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Oliver Zeitz, Peter Galambos, Nataliya Matthiesen, Lars Wagenfeld, Wolfgang Schillinger, Anne Wiermann, Gisbert Richard, Maren Klemm
Med Sci Monit 2008; 14(5): CR268-275
Systemic antihypertensive treatment in glaucoma patients with hypertension carries the potential risk of an additional deterioration in ocular hemodynamics due to the reduction in ocular perfusion pressure. Nebivolol is a beta1-selective adrenoceptor antagonist with known peripheral vasodilatory effects due to NO-releasing properties. The effect of a switch in systemic beta-blocker treatment to nebivolol on retrobulbar hemodynamics in glaucoma patients with arterial hypertension was therefore investigated.
Material and Method: Peak systolic (PSV) and end-diastolic (EDV) velocity in the short and long posterior ciliary arteries (SPCA, LPCA), central retinal artery (CRA), and ophthalmic artery (OA) were recorded by color Doppler imaging (CDI) in 23 glaucoma patients with arterial hypertension using their primary systemic beta-blocker medication and four weeks after a switch to nebivolol.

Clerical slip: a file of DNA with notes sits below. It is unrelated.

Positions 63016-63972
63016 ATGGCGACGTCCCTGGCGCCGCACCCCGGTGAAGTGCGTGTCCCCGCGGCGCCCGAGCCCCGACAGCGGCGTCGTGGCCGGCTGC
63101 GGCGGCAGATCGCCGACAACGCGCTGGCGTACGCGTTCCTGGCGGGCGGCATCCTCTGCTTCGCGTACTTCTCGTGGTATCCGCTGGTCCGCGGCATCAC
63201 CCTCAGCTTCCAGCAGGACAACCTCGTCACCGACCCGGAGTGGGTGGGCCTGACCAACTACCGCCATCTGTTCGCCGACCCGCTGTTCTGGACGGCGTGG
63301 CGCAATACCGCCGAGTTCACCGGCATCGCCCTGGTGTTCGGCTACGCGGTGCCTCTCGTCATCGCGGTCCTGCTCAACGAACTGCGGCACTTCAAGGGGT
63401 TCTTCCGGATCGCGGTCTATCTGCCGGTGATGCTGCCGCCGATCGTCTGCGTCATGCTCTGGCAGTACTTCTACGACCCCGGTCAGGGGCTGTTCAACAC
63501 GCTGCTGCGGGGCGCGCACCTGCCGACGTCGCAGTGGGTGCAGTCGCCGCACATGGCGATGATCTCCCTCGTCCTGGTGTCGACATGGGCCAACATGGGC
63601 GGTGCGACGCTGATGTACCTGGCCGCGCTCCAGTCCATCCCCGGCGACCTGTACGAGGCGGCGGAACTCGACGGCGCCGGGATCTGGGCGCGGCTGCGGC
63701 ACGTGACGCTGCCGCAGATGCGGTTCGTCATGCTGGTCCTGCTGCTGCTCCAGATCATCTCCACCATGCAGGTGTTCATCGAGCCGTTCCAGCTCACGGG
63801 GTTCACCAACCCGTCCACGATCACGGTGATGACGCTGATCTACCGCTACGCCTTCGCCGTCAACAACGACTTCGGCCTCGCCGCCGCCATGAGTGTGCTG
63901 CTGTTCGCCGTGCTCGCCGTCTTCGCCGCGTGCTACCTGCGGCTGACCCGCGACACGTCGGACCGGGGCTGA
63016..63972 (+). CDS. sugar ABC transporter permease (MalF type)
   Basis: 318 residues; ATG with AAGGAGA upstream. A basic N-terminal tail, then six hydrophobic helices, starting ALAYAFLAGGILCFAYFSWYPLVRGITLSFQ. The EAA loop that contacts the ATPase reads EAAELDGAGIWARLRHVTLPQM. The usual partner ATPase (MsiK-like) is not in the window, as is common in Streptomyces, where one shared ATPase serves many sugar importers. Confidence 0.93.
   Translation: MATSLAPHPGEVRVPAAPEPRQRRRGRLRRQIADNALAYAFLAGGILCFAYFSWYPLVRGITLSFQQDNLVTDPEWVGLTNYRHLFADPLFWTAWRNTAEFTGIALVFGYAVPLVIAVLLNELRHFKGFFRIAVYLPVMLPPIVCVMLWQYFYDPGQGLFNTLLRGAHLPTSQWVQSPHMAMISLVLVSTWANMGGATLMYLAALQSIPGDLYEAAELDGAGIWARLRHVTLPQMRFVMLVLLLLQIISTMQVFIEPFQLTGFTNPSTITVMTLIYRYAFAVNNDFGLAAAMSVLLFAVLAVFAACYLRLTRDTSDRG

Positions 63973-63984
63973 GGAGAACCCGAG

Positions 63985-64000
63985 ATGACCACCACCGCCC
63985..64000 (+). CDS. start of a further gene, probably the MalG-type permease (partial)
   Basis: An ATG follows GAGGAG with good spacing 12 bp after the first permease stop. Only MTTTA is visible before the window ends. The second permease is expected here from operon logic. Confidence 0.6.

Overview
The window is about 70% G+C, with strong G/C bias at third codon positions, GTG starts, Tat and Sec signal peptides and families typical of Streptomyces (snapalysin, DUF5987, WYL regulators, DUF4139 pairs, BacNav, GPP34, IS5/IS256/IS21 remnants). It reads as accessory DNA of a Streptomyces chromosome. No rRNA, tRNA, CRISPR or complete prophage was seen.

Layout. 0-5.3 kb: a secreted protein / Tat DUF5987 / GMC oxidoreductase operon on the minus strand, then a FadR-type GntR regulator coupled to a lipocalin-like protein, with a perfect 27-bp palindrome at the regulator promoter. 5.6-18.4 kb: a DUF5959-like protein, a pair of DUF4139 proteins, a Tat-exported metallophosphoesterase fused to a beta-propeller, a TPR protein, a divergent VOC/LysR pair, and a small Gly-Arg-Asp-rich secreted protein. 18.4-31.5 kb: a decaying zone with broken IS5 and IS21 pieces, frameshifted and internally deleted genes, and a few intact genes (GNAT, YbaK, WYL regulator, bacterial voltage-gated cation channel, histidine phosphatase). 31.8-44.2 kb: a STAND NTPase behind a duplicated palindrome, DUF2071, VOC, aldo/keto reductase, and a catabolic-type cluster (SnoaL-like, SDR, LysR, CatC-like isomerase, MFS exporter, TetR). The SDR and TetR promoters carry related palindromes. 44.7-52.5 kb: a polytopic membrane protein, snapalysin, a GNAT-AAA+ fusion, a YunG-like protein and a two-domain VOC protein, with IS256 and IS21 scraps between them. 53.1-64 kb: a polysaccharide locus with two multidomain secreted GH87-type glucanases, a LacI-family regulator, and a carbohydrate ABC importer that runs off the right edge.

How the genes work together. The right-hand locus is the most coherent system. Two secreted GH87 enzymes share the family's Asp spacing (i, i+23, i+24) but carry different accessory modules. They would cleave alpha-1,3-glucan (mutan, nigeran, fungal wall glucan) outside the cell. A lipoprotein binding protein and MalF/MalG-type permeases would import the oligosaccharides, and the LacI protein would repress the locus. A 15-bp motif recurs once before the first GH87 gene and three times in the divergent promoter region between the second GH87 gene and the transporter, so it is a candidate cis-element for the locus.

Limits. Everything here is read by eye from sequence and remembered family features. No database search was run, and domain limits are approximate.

Results: Compared with the first recording under the primary antihypertensive medication, the CDI measurements after four weeks of nebivolol treatment revealed a significant acceleration of the PSV in the SPCA and LPCA and the EDV in the SPCA and CRA. No significant differences in flow velocities were found for the OA. Intraocular pressure and systemic blood pressure remained unchanged.
Conclusions: Switching blood pressure treatment to nebivolol in glaucoma patients with hypertension leads to accelerated blood flow in the small retrobulbar vessels. A stabilization of ocular perfusion might be of particular importance in this group of co-morbid patients.